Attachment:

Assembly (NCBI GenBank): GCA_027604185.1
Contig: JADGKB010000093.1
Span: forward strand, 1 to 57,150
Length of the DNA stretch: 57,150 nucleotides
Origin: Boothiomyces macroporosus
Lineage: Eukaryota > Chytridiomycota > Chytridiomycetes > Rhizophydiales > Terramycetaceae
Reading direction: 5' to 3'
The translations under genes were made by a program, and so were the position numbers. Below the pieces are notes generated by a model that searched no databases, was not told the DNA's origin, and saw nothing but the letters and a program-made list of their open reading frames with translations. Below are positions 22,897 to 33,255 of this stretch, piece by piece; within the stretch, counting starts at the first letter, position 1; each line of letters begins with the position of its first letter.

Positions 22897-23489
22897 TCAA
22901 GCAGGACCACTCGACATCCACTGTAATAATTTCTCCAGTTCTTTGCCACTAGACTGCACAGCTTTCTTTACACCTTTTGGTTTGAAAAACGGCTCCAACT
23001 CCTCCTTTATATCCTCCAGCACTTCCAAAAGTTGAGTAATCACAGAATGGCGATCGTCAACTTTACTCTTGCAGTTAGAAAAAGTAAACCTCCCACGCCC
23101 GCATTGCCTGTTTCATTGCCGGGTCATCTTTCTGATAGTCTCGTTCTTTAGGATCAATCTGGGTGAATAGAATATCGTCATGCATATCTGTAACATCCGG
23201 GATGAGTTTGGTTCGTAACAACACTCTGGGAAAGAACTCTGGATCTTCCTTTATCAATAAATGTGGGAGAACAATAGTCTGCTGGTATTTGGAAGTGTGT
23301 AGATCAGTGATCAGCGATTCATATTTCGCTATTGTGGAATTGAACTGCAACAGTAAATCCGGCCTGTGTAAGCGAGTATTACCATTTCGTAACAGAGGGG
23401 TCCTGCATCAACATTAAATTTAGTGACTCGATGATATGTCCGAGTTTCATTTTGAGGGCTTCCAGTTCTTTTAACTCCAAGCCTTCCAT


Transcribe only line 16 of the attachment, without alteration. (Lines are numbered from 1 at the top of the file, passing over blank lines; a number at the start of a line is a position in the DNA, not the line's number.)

23401 TCCTGCATCAACATTAAATTTAGTGACTCGATGATATGTCCGAGTTTCATTTTGAGGGCTTCCAGTTCTTTTAACTCCAAGCCTTCCAT